Wednesday, September 08, 2004

Trip to Damdama

So I've been asked to join up a group of fellow colleagues for a 2 day 'teamwork building and corporate bonding' exercise,
at a private resort called Waterbanks at Damdama lake, near Sohna. Got picked up near home, and traveling in 2 Toyota Qualises, the dozen or so of us reached the venue after a 45 minute ride (for me).
The resort itself was an island in the middle of the lake, reachable by motor boat. It was fun gliding over the water to the place. It was designed with a village style ambience, with small 2 bedroom huts, kept away from each other and having great views of the whole area.
Scenic beauty was not what we were there for, however. After being served lemonade in traditional kulhars (earthern cups,which surprisingly, were glazed, since usually they aren't), we had to get down to brass tacks, literally. The guy in charge of the trip, our office admin head, turned out to be the outdoorsy type, with a background in adventure sports. We started off on a commando style obstacle course, beginning with training nets. Being tall has its advantages, so I made like a spider ambling across the web towards its helpless prey, and reached the other side in no time.
Next up was having to play python and squeeze through a bunch of drums.
There is a repressed lunatic in each of us. He or she comes to the fore at odd times. I swear it was him that made me volunteer to go first across the 'Burma bridge'-a rickety affair of planks and rope strung across a make believe gorge (that was just 8 feet deep, by the way). Once I'd figured out that the edges of the planks were the safest places to step on, it was easy.
Breakfast was served under a huge open air hall, surmounted by a thatched roof. Tea, as all other beverages, was again served in their special glazed kulhars. After loading up on heavily buttered parathas and toast, we were all set for the next phase.
This was-swinging across a 'valley' on a rope, wearing a harness with a pulley attached to your middle. Before I realized it, I was the one to go first. The guy in charge, a short stocky man in his forties, who looked like he scrambled up mountain peaks to amuse himself, brought out a harness for me to get into.
Heroes are those who plunge headfirst into the unknown, or known dangers. They might also be called lunatics. What do you say to those who do the same, only ass first?
Hanging from a pulley, with the G forces squeezing the harness, one has to pull oneself along the rope, wearing gloves whose texture is like sandpaper. Slowly the cheering of the other people faded away, as I reached dead center, then finally fetched up on the other side. Others didn't fare too badly either.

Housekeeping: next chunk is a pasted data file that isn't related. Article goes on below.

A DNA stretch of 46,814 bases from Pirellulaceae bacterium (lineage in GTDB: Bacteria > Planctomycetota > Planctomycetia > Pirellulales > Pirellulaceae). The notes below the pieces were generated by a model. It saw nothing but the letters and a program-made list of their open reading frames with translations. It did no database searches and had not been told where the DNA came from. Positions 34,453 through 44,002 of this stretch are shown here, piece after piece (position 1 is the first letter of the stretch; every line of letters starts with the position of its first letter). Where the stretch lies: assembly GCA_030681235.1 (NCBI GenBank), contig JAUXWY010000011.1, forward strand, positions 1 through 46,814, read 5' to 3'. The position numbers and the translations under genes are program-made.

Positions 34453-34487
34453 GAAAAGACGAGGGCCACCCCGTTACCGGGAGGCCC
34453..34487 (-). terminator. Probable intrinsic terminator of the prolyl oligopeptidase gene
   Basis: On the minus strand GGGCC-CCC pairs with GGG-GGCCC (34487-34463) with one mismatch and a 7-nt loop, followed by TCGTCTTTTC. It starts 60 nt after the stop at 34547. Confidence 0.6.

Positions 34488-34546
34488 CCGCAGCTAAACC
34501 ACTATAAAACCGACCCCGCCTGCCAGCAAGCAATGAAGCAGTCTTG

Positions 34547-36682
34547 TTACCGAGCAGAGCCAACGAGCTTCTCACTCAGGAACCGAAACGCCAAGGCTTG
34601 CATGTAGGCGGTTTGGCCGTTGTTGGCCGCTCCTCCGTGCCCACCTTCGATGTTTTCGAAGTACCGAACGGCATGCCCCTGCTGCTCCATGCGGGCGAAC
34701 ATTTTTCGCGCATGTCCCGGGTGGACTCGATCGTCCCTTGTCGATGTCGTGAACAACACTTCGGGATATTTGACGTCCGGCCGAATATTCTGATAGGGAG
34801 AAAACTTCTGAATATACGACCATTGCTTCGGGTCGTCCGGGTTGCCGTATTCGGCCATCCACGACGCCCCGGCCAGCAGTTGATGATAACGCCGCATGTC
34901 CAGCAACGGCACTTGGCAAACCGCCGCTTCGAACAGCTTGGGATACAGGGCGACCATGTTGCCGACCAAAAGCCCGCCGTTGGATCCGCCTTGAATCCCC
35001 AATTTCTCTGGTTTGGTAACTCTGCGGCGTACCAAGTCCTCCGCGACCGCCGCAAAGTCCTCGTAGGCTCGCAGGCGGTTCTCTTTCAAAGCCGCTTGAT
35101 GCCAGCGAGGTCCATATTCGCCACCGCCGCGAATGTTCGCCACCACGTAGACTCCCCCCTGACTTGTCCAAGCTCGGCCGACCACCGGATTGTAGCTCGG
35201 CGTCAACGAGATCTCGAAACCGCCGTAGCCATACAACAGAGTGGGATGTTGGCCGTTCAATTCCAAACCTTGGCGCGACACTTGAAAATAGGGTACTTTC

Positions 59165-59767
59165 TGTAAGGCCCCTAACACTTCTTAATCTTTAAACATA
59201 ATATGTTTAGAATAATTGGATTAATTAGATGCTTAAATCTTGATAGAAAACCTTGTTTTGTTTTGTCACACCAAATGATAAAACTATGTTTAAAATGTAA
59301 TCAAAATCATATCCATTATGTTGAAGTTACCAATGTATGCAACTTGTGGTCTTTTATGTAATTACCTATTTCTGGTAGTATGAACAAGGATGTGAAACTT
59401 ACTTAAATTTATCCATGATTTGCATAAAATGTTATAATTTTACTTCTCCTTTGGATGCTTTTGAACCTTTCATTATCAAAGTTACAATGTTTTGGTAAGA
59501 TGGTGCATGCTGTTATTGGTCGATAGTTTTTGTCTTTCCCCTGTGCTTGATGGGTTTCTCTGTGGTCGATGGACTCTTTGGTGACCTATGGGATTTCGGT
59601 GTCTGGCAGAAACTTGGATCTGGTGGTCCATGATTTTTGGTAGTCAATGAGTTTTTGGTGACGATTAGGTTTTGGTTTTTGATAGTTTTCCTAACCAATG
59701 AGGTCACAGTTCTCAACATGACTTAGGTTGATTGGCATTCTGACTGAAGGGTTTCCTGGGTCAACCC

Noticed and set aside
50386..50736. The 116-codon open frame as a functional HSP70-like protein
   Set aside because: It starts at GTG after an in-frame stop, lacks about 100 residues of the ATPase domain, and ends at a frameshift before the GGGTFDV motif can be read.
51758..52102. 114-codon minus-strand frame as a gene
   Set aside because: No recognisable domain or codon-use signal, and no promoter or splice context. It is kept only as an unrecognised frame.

Someone dropped her shoe into the valley, and it looked kinda sad, sitting there at the bottom, till one of the staff went down to fetch it for her.
Next up was, scaling an artificial wall, to simulate rock climbing. This was something I couldn't do-the grips and handholds were way too small to support me.
The evening brought on more surprises. Jackals howled in the distance, attracted no doubt by the good smells emanating from the kitchen.
Post dinner, was a simulated(!) commando operation. I'd hoped it would be like a Quake 3/UT style 'capture the flag' or 'assault'-but turned out quite tame. A bit of sneaking around, and the game was over before it had begun.
Sleeping at night was an adventure in itself...a room that doesn't lock itself, for starters. The chicks were spooked at the prospect of becoming hors d'oeuvres of the vulpine kind, and we had to show them how to secure the doors. Best of all...toilets that haven't seen running water in ages!
Lying down at night-that was when the pain began. One's arm feels like it's on fire-hurting like hell at the slightest movement. This is what comes when mouse potato tries to become commando beefcake overnight.
The morrow brought on 'combat tactics', which yours truly had to be excused from on account of cramps. Next up was the rock climbing adventure.

We had to again go by boat, this time round the island to another rocky area. The way up was littered with loose rocks, and finally, we were there-a large rock face with our instructor and his assistant, a cheerful North-eastern boy (who later said he was from Manipur). Apparently we were to climb up the rock from the side, and rappel our way down. Despite the blazing sun, a strong wind blowing constantly kept us all cool. Turn by turn, everyone had a go at the rock.
Except moi. I climbed to the top, admired the view, and then the groan in my joints told me I was in no shape to try out further stunts. Unless I wanted to prove that acceleration due to gravity is 9.8 ms-2. And leave a gaping crater besides.
Lying in the shade, in the big common hut, with the birds chirping and a lovely breeze-is a divine experience. Any hopes of mobile blogging were dashed, cos though network was available, GPRS was not. So I whiled away the time playing Tetris and enjoying the peace and quiet.
It's great to get away from the noise and bustle of the city, with just the breeze and chirping birds for background music.
A final photosession overlooking the lake would capture the trip for posterity.
Another motorboat ride across the lake-watching other tourists gliding by in two paddleboats that were shaped like a giant swan and a Viking longboat.
I'm yet to recover from the body aches from the trip, but on the whole it was quite enjoyable.